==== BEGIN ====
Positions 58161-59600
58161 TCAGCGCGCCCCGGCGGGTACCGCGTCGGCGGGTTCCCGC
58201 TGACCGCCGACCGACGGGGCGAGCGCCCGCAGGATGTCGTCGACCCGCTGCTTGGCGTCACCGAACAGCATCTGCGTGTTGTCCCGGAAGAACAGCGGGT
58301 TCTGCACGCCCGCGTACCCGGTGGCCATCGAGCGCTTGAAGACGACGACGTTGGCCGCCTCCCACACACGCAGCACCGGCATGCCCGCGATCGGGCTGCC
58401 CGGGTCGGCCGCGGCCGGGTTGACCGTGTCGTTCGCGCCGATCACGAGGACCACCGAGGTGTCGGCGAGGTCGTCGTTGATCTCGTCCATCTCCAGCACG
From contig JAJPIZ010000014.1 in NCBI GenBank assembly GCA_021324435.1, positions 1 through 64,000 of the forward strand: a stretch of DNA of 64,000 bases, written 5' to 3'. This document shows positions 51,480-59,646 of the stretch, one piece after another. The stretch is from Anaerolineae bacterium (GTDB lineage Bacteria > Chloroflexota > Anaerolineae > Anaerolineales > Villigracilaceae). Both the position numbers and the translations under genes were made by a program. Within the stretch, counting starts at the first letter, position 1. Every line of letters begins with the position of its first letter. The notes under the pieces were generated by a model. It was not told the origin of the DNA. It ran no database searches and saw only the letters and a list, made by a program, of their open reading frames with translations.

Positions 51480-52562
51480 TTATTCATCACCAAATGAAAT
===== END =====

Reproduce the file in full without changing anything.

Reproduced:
Positions 58161-59600
58161 TCAGCGCGCCCCGGCGGGTACCGCGTCGGCGGGTTCCCGC
58201 TGACCGCCGACCGACGGGGCGAGCGCCCGCAGGATGTCGTCGACCCGCTGCTTGGCGTCACCGAACAGCATCTGCGTGTTGTCCCGGAAGAACAGCGGGT
58301 TCTGCACGCCCGCGTACCCGGTGGCCATCGAGCGCTTGAAGACGACGACGTTGGCCGCCTCCCACACACGCAGCACCGGCATGCCCGCGATCGGGCTGCC
58401 CGGGTCGGCCGCGGCCGGGTTGACCGTGTCGTTCGCGCCGATCACGAGGACCACCGAGGTGTCGGCGAGGTCGTCGTTGATCTCGTCCATCTCCAGCACG
From contig JAJPIZ010000014.1 in NCBI GenBank assembly GCA_021324435.1, positions 1 through 64,000 of the forward strand: a stretch of DNA of 64,000 bases, written 5' to 3'. This document shows positions 51,480-59,646 of the stretch, one piece after another. The stretch is from Anaerolineae bacterium (GTDB lineage Bacteria > Chloroflexota > Anaerolineae > Anaerolineales > Villigracilaceae). Both the position numbers and the translations under genes were made by a program. Within the stretch, counting starts at the first letter, position 1. Every line of letters begins with the position of its first letter. The notes under the pieces were generated by a model. It was not told the origin of the DNA. It ran no database searches and saw only the letters and a list, made by a program, of their open reading frames with translations.

Positions 51480-52562
51480 TTATTCATCACCAAATGAAAT